L a - b e a u t é - s a u v e r a - l e - m o n d e ~ D o s t o ï e v s k i

L a - b e a u t é - s a u v e r a - l e - m o n d e  ~  D o s t o ï e v s k i

Sunday, April 9, 2017

Decorative white women - genre paintings by Charles Baugniet

Baugniet's paintings are a perfect late nineteenth-century example of the sort of very pretty genre pieces that were popular for - literally - centuries. Attractive upper middle class people, predominantly female, acting out the petty joys and dramas of their patently artificial lives. Always fashionably dressed, always ensconced in the most fashionable interiors. Usually rather insipid, at best, and quite often toothache-inducingly sugary and vulgar, or even mildly salacious. Baugniet's are quite a bit better than most. The situations are just as false and coy, but his characterizations are more naturalistic and sober. He displays restraint and taste in color and detail. His draftsmanship, use of light, and descriptive abilities are rock-solid. And his handling of drapery is superb. All of these paintings have obvious and rather pointless titles, and all are from the very end of the 1860s into the 1870s.

La Leçon de dessin (The Drawing Lesson).
Fabulous details and drapery.
Les Primeurs au printemps (Spring's New Arrivals).
La Lettre (The Letter).
Memories, or Consolation.
La Convalescente (The Convalescent).
Father's Favorite Chair.
After the Ball.
Honoring George Washington with a Laurel Wreath on his Portrait.
Eavesdropping, or Behind Closed Doors.
The Love Letter. (The young lady in mauve doesn't look particularly happy about the contents of the "love letter"...?)
Again, the rendering of fabric/drapery is wonderful.


Charles-Louis Baugniet (27 February 1814, Brussels - 5 July 1886, Sèvres), Belgian painter and lithographer. He attended the Académie Royale des Beaux-Arts in Brussels for two years, beginning in 1827, and his first attempts at lithography date from that same year. His reputation grew steadily with the appearance of his first portraits in the magazine L'Artiste in 1833. Two years later he began a collaboration with Louis Huard to produce a series of portraits of the Belgian House of Representatives. (Huard finished only six portraits, with Baugniet completing the remainder, only finishing in 1842.) This project was followed in 1836 by a series of thirty portraits of contemporary artists: "Les Artistes contemporains". He was commissioned to do portraits of the Belgian Royal Family, and this led to his appointment as court painter in 1841. In 1843 he moved to London where he became a popular society portrait painter. Baugniet also designed the first Belgian postage stamp which began circulation on 1 July 1849; the stamp depicted Leopold I, King of the Belgians, after a painting by another artist. Baugniet settled in Paris in 1860. The invention and development of photography rapidly stifled the market for lithographic portraits, forcing many of Baugniet's colleagues to become professional photographers. Baugniet however concentrated on producing portraits and elegant genre paintings, the latter enjoying great popularity, a popularity which bridged the fall of the Second Empire and rise of the Third Republic. He died in a suburb of Paris at the age of seventy-two.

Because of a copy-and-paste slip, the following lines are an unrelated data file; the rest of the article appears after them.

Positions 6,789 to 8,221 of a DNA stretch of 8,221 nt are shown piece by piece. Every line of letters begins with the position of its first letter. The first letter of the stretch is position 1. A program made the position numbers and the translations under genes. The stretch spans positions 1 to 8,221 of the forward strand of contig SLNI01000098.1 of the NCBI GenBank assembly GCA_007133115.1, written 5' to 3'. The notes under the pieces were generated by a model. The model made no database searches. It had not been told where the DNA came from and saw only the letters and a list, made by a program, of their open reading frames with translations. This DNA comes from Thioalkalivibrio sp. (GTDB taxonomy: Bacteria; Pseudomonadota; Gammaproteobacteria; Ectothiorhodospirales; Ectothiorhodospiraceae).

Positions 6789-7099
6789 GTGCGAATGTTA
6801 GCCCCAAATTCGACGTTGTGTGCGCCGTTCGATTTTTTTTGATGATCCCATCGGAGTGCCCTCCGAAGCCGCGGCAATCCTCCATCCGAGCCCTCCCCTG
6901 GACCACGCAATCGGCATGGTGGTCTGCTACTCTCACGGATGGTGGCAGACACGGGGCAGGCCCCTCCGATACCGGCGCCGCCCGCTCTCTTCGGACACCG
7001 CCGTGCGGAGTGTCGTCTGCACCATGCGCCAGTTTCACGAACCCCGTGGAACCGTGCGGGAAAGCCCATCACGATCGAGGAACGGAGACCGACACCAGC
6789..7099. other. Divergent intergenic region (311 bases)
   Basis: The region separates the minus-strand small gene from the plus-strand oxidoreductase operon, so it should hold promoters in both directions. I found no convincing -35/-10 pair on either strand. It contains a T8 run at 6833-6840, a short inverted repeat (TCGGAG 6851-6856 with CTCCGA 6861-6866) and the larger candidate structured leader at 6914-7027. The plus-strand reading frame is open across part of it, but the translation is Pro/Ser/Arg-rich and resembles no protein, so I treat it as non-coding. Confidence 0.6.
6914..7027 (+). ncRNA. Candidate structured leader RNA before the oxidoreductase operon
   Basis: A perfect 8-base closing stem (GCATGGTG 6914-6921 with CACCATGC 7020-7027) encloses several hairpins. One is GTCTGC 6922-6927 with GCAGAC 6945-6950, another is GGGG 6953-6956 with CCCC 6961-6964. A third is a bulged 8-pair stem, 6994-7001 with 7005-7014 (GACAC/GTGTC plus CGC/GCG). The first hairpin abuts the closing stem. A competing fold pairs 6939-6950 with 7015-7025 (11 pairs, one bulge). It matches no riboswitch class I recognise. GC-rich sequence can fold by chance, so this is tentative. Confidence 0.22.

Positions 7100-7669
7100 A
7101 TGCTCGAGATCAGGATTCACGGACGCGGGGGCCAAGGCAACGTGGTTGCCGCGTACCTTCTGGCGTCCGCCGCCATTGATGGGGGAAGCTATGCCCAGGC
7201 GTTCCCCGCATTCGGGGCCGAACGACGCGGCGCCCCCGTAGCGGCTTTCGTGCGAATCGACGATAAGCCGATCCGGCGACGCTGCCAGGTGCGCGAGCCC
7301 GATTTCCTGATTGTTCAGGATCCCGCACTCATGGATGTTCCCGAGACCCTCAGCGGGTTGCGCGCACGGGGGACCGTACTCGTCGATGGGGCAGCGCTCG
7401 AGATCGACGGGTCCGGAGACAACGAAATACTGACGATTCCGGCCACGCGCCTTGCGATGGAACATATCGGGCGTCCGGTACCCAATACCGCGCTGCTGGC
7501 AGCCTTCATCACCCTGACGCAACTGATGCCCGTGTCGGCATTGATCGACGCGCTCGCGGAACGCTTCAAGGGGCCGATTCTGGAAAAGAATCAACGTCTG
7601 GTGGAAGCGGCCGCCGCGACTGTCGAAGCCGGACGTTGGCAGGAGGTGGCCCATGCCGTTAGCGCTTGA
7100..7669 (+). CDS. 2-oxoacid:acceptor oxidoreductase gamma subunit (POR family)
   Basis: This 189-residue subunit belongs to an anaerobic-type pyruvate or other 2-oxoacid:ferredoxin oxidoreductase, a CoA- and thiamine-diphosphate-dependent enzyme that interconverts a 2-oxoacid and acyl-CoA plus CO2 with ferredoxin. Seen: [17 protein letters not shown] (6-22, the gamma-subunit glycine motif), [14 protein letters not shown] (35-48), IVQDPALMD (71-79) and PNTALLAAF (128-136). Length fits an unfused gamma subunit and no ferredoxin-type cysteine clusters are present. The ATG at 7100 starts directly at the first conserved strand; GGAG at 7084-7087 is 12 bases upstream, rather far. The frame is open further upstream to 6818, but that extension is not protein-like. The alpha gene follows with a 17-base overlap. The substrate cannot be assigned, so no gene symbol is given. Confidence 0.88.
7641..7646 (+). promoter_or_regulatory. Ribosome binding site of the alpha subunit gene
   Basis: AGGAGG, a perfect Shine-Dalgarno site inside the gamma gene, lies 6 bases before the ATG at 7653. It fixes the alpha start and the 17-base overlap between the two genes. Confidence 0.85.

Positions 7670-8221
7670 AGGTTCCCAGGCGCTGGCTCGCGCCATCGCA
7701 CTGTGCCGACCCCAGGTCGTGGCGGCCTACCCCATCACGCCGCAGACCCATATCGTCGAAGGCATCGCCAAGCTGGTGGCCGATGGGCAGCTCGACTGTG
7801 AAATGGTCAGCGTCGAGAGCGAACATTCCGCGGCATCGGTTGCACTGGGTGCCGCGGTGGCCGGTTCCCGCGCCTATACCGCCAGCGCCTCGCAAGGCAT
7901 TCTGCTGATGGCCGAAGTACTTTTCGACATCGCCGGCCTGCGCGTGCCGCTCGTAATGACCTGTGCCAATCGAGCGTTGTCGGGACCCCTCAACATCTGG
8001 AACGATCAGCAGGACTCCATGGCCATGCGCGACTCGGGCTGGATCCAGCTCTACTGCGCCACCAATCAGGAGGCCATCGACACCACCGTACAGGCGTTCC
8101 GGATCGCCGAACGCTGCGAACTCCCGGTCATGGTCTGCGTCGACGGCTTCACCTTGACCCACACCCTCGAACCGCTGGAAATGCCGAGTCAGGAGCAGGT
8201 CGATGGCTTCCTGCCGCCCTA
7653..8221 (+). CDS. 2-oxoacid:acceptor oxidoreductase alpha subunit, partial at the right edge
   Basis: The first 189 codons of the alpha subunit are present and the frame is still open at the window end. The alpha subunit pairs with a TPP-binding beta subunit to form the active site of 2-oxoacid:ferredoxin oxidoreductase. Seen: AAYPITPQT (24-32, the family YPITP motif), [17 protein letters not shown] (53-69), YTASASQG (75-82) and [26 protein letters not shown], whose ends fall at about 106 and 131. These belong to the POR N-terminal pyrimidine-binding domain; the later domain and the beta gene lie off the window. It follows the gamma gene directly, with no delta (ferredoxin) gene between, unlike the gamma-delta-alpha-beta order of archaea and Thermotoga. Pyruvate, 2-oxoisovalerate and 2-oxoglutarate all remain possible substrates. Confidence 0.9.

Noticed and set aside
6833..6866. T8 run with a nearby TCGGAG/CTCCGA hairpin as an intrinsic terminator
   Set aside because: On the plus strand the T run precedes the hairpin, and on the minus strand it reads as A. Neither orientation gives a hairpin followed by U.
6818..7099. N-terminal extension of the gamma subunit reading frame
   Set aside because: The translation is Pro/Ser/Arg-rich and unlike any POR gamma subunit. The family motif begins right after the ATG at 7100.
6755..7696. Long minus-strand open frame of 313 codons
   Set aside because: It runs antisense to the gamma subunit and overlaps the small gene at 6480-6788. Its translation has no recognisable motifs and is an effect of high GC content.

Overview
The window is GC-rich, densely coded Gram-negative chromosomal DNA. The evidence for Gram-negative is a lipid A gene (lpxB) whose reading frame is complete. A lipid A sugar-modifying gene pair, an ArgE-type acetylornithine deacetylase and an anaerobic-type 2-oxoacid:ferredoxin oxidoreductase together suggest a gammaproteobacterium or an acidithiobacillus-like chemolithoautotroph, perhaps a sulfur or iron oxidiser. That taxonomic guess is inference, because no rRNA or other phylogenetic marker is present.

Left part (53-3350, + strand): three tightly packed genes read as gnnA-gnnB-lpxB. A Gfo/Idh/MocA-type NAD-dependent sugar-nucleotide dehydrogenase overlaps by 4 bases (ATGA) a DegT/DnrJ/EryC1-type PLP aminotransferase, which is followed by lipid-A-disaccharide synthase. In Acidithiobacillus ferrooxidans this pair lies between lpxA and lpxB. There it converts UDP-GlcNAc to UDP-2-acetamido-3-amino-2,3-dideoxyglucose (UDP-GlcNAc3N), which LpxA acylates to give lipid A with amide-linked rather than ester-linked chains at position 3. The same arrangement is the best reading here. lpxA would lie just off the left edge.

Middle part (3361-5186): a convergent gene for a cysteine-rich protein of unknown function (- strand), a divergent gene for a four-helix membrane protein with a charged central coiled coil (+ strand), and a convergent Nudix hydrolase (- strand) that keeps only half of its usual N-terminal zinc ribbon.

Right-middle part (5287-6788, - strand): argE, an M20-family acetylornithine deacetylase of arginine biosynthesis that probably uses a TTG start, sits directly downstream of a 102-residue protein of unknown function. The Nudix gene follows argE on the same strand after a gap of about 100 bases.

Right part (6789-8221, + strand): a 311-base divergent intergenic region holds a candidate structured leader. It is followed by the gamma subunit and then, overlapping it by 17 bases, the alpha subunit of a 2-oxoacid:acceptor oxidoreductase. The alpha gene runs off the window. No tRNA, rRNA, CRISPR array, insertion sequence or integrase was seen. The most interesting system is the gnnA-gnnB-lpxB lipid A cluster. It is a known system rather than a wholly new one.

1 comment:

  1. Every single one of these women depended on Laudanum to make it through the day. And who could blame them.